Attract more business with strategic presentations
Firstly, what is Strategic Presenting?
It is a thoroughly thought-out pathway of steps around your client engagement, to ensure a successful outcome.
Why is it important?
When you have a plan, and you’re clear about the journey, a few things take place:
- You can be better prepared, you know what’s going to happen, you know what you need with each step and you know how to move the conversation through to a sale.
- You control and lead the conversation – this helps with pace and authority.
- Your demeanour is now one of confidence, you have certainty in your solution and clients pick up if you believe in your solution.
- Your presentation has a natural flow, you are calm, clear and able to be agile and flexible, you are able to land a compelling message with clarity.
- You engage better and can enjoy being ’present’. Your intent is to help the client and your clear interest in them will show through.
Our 10 insights will set you up to be more strategic in your presentations
- Sales is a process
Understand sales is a process, it’s a system and within that system there are clear steps which move the rep and client to the desired outcome. Buy into this. Embrace it. Yes, I know you want to jump straight into the meeting, I know you are known for being a ‘doer’ but are you prepared? Do you know the 8 key questions to ask before you even have that meeting? Are you maximising your time in their company?
- Fall in love with organisation
Learn to love prioritisation and putting time into focusing on the right jobs. Exercise that discipline muscle. Carve off time to focus on a task, turn off all notifications and dive in.
- Why would this company need what you have?
Do some due diligence on that company. Ideally have a clear BD plan starting 12 weeks before your intended reach out, where you are learning about their business. Visit their website, LinkedIn business profile and key people’s personal profile and then the company and personal posts. You are working out if you can assist them. You are gathering a picture. You are gaining intel. Is this company needing what you have? Why? Who is a key influencer? Do you know anyone who works there? (Or know someone who knows someone that works there) (still with me)?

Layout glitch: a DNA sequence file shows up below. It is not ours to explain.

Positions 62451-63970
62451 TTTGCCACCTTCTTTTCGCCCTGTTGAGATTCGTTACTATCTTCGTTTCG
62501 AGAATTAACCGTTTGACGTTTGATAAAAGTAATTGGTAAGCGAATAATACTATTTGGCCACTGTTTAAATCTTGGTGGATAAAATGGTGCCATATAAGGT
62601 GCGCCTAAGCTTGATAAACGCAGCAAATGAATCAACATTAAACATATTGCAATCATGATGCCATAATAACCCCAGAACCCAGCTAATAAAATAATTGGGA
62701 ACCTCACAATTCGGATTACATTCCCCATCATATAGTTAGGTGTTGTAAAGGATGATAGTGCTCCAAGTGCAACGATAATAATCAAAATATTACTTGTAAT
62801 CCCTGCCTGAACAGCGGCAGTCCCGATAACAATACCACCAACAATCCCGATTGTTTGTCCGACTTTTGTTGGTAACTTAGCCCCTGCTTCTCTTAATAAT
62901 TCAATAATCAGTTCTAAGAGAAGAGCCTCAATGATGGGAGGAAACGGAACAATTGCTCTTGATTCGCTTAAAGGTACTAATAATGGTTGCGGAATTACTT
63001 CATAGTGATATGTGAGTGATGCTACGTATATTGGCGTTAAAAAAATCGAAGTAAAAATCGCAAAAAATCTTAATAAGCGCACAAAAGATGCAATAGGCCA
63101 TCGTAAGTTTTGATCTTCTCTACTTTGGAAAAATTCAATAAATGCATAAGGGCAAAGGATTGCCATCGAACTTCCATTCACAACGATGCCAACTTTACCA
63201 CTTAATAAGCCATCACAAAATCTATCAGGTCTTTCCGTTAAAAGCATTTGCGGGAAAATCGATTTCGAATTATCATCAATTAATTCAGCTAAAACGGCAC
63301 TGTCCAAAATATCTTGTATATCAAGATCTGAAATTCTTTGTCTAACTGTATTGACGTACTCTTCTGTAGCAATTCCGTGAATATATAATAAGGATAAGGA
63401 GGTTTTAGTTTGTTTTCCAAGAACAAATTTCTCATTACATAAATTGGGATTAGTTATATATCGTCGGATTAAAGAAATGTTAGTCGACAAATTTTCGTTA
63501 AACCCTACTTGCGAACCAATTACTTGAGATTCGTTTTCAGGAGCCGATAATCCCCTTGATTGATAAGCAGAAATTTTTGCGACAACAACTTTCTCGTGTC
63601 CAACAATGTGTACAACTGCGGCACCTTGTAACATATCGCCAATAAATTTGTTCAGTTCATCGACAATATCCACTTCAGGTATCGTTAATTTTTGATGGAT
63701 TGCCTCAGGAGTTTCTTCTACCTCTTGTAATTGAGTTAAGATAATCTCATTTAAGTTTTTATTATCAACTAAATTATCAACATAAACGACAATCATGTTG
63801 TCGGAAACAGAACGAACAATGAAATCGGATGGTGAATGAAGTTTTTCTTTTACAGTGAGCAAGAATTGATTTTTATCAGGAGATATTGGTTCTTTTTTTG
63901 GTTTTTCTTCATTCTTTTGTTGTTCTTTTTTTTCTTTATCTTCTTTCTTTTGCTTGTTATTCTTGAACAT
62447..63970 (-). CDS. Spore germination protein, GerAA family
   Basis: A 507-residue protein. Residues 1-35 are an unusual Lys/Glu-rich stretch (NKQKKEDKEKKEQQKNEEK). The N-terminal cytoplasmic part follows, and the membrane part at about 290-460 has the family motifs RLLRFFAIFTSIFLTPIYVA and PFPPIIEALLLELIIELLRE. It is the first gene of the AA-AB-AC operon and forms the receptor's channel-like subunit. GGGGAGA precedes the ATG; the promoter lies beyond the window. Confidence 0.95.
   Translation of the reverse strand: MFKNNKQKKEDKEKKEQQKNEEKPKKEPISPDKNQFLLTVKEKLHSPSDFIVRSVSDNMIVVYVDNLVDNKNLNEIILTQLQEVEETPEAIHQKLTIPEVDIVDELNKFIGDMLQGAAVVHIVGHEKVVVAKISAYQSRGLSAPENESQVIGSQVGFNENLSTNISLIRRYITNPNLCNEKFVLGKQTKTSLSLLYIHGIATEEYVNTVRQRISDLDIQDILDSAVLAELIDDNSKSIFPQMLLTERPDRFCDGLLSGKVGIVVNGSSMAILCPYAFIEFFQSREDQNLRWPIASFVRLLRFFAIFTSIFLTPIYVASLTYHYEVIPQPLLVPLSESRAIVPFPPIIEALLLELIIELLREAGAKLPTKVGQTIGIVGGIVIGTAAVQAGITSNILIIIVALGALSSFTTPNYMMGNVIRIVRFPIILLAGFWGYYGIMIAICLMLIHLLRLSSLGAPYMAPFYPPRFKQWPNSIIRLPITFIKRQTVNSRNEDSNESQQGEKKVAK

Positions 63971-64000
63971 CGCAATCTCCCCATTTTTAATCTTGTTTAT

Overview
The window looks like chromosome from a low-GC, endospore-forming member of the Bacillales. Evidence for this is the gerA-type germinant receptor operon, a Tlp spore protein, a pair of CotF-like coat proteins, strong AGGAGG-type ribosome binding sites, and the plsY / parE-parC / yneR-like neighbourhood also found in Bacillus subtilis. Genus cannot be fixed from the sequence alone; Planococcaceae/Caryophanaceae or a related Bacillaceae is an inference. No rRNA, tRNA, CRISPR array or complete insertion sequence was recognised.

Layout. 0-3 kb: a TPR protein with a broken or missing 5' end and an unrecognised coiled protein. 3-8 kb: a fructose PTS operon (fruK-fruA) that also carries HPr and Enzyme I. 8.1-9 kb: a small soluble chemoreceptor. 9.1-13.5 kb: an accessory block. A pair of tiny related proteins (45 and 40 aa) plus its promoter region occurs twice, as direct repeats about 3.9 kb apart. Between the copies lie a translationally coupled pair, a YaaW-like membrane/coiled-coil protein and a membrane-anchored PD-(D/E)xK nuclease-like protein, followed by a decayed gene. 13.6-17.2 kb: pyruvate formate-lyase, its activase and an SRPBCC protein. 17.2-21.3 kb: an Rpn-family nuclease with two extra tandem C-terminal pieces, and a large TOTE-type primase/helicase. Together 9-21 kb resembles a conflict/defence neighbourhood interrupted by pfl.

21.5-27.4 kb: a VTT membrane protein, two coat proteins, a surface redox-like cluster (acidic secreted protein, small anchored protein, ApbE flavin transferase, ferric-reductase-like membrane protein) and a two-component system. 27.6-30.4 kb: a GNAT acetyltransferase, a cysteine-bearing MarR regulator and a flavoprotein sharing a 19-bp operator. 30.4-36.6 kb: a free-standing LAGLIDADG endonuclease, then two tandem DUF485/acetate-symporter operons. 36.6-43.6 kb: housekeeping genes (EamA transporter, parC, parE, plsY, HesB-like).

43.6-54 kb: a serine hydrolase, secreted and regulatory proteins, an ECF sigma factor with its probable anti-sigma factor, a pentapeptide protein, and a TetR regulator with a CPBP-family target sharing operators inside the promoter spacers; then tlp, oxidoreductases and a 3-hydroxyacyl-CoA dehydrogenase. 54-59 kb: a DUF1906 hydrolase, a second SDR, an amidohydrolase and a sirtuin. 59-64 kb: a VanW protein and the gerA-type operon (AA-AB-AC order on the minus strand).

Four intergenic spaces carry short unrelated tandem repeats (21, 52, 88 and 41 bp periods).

During this engagement you want to think, is there anyone in that company you know (or do you have a contact who knows them) so you can find out more and indeed see if what you have will be of value, and if so why and how?
- Who should be at the meeting?
Who should be there, why, really – why? What are you going to add to their life that will motivate them to spend time with you? Don’t assume the final decision maker has to be there. Depending on the size of the business, it can be fruitful to find those ‘end users’ or other interested parties who are part of the process. They can provide valuable insight into solutions they are using and why, filling in much needed pieces of the intel jigsaw.
Reach out with a short LinkedIn request, shorter the better. Hi xxx, I see we are both in xx industry. I would like to connect’. I’m giving you a blanket approach; a more tailored connection request might improve your % acceptance – this blog isn’t focusing on that. Connect with all decision makers plus key people of influence.
Read their posts and learn about them. If you have something interested to add – comment. When I say interesting – I mean intelligent and useful.
- Provide value
Once you get traction above you now move onto a 10:1 ratio
Meaning 10 +comments over a month = earning the right to pop in a personal message directly.
If you have something of value to give, then GIVE. Show upfront you are a giver of value and that engaging with you will be worth their time. Ask for nothing, expect nothing. Be the authority, be the trusted advisor. ‘Sarah I note today you were recruiting for someone. I had this great recruitment doc I found helpful. I’ve attached it in case it brings you some value’ (i.e. this may be nothing to do with your business, if it’s connected in some way that’s a bonus). At this stage you are transitioning the relationship from ‘social herd connection’ (a name that pops up) to ‘personal connection’ (a real person who cares about them).